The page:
Medical malpractice claims are complex matters that involve multiple parties, including physicians, plaintiffs, lawyers and insurance companies. As such, these cases feature complicated legalese, that confuse most patients.
Because physician mistakes can cause serious injuries and permanent disabilities, patients often face exorbitant medical costs, and they may not be able to return to work. With their financial security on the line, many patients feel overwhelmingly stressed, which can actually hinder physical recovery. For this reason, the guidance and support of an experienced medical malpractice attorney may prove invaluable.
If you were injured due to a health-care worker's negligence or mistake, then you may be entitled to compensation to pay for ongoing medical expenses, lost wages and other damages. If the incident happened in Louisiana, then The Bowling Law Firm may be able to help.
David A. Bowling is a New Orleans medical malpractice attorney who can guide you through the claims process. To schedule a consultation, call our office today at 877-757-3539.
In the meantime, read on to learn four terms that you may encounter if you file a medical malpractice lawsuit:
1. Assessable and Non-Assessable
These terms relate to insurance policies. A non-assessable insurance policy means the insurer cannot assess the policyholder for additional contributions in order to compensate for the insurance company's losses or expenses.
An assessable insurance policy, on the other hand, means the insurer can charge the policyholder a specific fee if the provider does not receive sufficient premiums. This fee is intended to compensate for insurance payouts.
2. Professional Negligence
Professional negligence, or malpractice, is at the center of most malpractice claims. The health-care worker owes a certain duty to the patient, and if the former fails to exercise a degree of care that another reasonable practitioner would have, then this may constitute negligence. This is a concept that your medical malpractice attorney will explore when investigating the nature of your claim.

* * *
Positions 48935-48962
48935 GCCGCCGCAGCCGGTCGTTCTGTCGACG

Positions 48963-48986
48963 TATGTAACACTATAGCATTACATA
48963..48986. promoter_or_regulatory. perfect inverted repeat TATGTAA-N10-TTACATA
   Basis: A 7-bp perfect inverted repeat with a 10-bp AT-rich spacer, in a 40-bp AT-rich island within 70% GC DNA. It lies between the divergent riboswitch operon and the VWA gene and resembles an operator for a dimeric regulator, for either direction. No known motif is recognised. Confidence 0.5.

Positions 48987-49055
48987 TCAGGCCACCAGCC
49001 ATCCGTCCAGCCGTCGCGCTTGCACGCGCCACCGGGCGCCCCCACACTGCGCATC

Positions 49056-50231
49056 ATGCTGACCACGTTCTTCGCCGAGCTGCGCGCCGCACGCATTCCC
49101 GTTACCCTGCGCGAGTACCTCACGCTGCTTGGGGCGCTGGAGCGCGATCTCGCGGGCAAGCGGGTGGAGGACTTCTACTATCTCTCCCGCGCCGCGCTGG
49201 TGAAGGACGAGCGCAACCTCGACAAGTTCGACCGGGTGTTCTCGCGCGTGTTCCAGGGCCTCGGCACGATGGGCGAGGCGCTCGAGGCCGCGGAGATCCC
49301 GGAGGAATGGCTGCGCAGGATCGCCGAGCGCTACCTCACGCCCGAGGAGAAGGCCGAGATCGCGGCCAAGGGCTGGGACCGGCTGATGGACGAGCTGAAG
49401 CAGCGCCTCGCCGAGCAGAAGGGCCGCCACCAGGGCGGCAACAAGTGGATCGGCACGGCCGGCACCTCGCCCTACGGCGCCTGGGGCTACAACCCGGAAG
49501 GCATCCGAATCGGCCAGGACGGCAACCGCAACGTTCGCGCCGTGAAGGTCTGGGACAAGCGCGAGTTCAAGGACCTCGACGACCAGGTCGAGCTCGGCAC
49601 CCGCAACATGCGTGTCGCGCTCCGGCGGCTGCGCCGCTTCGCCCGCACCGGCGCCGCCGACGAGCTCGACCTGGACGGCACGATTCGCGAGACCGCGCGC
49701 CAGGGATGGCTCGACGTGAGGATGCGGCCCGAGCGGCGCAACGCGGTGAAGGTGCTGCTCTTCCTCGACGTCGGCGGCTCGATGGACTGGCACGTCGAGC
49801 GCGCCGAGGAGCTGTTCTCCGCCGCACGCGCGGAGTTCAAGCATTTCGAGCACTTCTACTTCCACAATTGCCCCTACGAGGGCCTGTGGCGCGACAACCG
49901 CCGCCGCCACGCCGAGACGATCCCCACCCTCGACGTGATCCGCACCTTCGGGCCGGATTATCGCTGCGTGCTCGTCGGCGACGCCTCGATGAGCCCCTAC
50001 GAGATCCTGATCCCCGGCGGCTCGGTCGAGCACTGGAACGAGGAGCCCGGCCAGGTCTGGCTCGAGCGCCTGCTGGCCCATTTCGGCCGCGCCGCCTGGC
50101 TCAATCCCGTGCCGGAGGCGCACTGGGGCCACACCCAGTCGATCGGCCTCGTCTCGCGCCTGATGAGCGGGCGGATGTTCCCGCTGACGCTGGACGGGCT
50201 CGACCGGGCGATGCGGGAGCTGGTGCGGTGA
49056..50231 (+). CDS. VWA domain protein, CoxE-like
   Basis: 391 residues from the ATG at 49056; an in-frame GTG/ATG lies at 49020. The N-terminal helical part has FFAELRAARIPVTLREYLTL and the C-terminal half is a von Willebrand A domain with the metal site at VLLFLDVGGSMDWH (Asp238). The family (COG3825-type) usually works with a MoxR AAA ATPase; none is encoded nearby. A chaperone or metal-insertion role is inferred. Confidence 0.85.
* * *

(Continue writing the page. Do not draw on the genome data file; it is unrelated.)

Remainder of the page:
3. Nose Coverage
According to the U.S. Library of Medicine, nose coverage relates to claims that a patient makes against a health-care worker after the date of coverage on the insurance policy. In order for the coverage to be valid, the claims must arise out of specific acts or omissions prior to the policy's effective date and after its retroactive date.
4. Tail Coverage
This is a type of supplemental insurance that covers incidents that happen during the active period of a policy yet were not reported until after the individual terminates the policy. The insured individual can purchase tail coverage from the previous carrier, and it generally ranges from between 125 percent to 250 percent of the previous policy's premium.
A medical malpractice case can be overwhelming for recovering patients, but David A. Bowling can help you navigate the legal system. To schedule a consultation with a New Orleans medical malpractice lawyer, call The Bowling Law Firm today at 877-757-3539.